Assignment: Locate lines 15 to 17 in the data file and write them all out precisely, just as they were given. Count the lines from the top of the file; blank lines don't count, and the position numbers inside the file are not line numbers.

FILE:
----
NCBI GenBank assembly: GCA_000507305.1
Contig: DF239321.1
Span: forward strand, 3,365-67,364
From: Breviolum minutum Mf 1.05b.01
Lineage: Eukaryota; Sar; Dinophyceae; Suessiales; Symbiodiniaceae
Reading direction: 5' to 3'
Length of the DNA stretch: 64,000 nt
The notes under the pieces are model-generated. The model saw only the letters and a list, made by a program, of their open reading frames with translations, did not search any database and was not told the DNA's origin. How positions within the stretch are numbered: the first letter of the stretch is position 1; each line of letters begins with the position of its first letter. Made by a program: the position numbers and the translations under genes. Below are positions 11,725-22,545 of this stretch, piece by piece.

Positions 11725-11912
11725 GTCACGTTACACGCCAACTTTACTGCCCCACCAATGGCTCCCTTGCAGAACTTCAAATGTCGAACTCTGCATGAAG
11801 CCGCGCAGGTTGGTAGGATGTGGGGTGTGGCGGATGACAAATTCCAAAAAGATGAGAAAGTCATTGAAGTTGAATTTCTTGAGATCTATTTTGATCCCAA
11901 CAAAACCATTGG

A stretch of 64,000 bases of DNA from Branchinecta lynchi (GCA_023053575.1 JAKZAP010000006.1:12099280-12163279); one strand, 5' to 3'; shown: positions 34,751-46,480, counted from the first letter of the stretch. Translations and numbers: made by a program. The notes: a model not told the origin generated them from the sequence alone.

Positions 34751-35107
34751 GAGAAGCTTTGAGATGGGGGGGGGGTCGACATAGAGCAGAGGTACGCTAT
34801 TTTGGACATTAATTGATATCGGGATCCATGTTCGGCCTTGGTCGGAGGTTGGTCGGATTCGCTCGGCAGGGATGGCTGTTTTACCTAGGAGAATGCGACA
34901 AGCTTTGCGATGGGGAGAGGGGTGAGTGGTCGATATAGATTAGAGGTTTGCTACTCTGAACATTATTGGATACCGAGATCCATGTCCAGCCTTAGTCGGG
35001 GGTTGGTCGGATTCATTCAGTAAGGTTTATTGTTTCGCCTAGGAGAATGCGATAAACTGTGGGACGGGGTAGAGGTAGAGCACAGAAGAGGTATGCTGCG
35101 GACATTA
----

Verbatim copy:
34751 GAGAAGCTTTGAGATGGGGGGGGGGTCGACATAGAGCAGAGGTACGCTAT
34801 TTTGGACATTAATTGATATCGGGATCCATGTTCGGCCTTGGTCGGAGGTTGGTCGGATTCGCTCGGCAGGGATGGCTGTTTTACCTAGGAGAATGCGACA
34901 AGCTTTGCGATGGGGAGAGGGGTGAGTGGTCGATATAGATTAGAGGTTTGCTACTCTGAACATTATTGGATACCGAGATCCATGTCCAGCCTTAGTCGGG